The Post-Civil War United States was called by the era’s intellectuals like Mark Twain “The Gilded Age” because of its outward glitz and glitter. The shamelessness that accompanied the rise of corporate capitalism was the background for the era’s rising fortunes. Eber Brock Ward, Clara’s father was one of that time’s leading industrialists, called “The King of the Lakes” and reportedly the richest man in Michigan. At his 1875 death, he left the princely sum of more than $3 million.

Clara’s birth in 1873 certainly occasioned concerns about plutocratic succession, however, despite marriage at the age of 17 to the royal though penurious Chimays, Clara delivered a sufficiently large dowry to bring along presence and voice. Not surprisingly, she was counted among suffragettes during her early forays into public speaking.

Infrequently recalled today, Rigo and Clara continue to deserve attention for their lessons about the gap between romantic ideals and crude reality as well as the mutations and metamorphoses that can infect anyone’s lifetime.

The eventual marriage between the Princess of Chimay and the Gypsy violinist was not enduring. The vagabond life of a musician was not appealing to her. She divorced him though she continued as an entertainer through two or three successive husbands at Parisian nightclubs like the Folies Bergere and Moulin Rouge.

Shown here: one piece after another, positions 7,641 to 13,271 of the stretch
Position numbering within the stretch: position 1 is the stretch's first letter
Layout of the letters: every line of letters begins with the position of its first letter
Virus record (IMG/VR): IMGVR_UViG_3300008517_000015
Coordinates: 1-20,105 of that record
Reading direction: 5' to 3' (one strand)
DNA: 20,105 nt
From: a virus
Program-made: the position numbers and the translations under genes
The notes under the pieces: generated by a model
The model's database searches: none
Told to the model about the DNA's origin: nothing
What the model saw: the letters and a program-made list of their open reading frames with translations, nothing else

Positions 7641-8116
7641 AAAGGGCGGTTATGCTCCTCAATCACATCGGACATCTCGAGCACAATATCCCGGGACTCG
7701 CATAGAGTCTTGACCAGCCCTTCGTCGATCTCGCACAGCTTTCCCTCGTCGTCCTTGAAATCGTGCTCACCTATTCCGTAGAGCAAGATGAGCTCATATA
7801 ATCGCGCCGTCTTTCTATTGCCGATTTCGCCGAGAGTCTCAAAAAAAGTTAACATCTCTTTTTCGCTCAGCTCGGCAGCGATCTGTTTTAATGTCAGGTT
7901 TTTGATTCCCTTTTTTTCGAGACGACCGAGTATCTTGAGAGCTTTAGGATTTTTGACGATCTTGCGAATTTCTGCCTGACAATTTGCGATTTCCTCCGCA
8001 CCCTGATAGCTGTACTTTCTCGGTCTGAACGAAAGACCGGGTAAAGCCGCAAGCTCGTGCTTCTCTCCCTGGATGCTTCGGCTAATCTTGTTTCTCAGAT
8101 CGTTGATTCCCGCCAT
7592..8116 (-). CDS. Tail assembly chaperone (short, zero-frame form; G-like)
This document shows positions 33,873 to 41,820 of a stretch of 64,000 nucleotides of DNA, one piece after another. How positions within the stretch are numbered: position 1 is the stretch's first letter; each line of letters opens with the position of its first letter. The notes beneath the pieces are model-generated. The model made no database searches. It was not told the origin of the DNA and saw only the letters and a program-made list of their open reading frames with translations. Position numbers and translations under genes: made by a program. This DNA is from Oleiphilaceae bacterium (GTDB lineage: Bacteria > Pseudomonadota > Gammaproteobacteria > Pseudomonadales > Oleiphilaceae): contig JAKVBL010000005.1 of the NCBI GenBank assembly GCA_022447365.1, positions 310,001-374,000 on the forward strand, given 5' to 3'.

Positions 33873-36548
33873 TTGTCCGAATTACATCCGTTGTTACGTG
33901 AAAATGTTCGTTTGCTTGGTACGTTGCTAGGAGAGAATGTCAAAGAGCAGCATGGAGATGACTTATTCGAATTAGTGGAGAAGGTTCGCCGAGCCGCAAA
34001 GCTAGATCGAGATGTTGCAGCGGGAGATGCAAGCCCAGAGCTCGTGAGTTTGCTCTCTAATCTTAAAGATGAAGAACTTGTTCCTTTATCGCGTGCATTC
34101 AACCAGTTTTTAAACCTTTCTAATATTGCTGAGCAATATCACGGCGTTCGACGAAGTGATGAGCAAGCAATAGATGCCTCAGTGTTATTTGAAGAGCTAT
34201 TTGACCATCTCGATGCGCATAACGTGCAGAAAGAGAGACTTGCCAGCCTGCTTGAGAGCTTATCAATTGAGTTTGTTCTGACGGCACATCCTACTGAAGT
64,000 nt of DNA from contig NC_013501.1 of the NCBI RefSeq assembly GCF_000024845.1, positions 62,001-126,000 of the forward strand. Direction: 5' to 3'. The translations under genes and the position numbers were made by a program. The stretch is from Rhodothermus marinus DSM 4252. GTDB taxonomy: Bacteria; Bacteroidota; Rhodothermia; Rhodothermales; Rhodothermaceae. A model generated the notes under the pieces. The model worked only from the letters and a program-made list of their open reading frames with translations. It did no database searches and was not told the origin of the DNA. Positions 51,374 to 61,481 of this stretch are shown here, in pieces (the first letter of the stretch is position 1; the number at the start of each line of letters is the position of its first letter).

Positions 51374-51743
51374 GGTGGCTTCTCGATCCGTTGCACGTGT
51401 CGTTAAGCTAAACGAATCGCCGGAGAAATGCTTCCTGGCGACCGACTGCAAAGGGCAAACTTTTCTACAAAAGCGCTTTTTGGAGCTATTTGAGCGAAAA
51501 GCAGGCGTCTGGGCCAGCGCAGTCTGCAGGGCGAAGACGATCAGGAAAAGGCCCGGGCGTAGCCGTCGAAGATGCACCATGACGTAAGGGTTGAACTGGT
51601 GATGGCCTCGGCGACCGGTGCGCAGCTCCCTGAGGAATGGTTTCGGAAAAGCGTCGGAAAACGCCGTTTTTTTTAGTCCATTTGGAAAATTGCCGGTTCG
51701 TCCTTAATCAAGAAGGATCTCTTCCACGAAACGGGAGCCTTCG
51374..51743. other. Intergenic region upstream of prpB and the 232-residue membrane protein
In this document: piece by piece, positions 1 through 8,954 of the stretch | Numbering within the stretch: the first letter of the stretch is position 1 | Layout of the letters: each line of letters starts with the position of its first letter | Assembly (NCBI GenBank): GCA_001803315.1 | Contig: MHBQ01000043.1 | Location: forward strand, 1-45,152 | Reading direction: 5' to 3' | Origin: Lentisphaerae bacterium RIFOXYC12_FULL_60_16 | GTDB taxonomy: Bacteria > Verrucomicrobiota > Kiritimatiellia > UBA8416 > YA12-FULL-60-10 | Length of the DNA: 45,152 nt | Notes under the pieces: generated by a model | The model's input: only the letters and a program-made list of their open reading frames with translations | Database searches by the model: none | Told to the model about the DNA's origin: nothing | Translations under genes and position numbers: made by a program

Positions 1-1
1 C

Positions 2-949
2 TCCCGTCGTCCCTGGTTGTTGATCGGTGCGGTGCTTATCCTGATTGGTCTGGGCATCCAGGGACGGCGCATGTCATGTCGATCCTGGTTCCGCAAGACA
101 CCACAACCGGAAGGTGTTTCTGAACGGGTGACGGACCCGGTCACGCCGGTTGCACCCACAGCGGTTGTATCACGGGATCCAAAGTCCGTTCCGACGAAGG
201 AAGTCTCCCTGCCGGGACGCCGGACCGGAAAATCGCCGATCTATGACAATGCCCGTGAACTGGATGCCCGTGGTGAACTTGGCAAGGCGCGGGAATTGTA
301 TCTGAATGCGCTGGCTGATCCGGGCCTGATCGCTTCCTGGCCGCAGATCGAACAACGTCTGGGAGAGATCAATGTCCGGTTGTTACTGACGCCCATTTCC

The Princess’ art-form was called poses plastique in which she struck a range of erotic and futuristic poses while wearing skin-tight, flesh-colored revealing fabric costumes. Postcards here show several examples of her performance art, one a tight outfit through which onlookers reportedly could feel the warmth of her flesh. The other, an ensemble with stars leading to imagination about space travel and the future. The possibilities seemed endless.

She died in 1916 at age 43 after having inspired artists as diverse as Henri Toulouse-Lautrec and Marcel Proust. Her death took place following the conclusion of The Gilded Age when gloom over the monstruous death toll of World War I replaced playful glimmerings about romantic futures.

The notoriety helped Rigo’s career as he appeared everywhere as the “World’s Greatest Gypsy Violinist.” His home nation of Hungary honored Rigo by naming a popular chocolate dessert after him.

Rigo appeared in New York frequently at nightclubs like Churchill’s in Times Square and Little Hungary on the Lower East Side, which promoted and memorialized his appearances by publishing postcards. He died in 1927.

A personal postscript on Little Hungary: The restaurant and catering establishment endured into the 1960s, increasingly orienting its menu to the Lower East Side’s Jewish population. They were well-known for their kishke or “stuffed derma” – beef intestines stuffed with a highly seasoned mixture of flour, onions, and schmaltz (chicken fat). Located at East Houston Street, (pronounced “House-ton” not “Hew-ston” like that town in Texas) and Suffolk Street, it was where I took my first job at 14 as a coat-checker and busboy.

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Had she been born in this age of social media, Clara would likely have become an “Instagram queen”.

Fascinating story! Your articles are always great — I liked this one for its up close and personal story.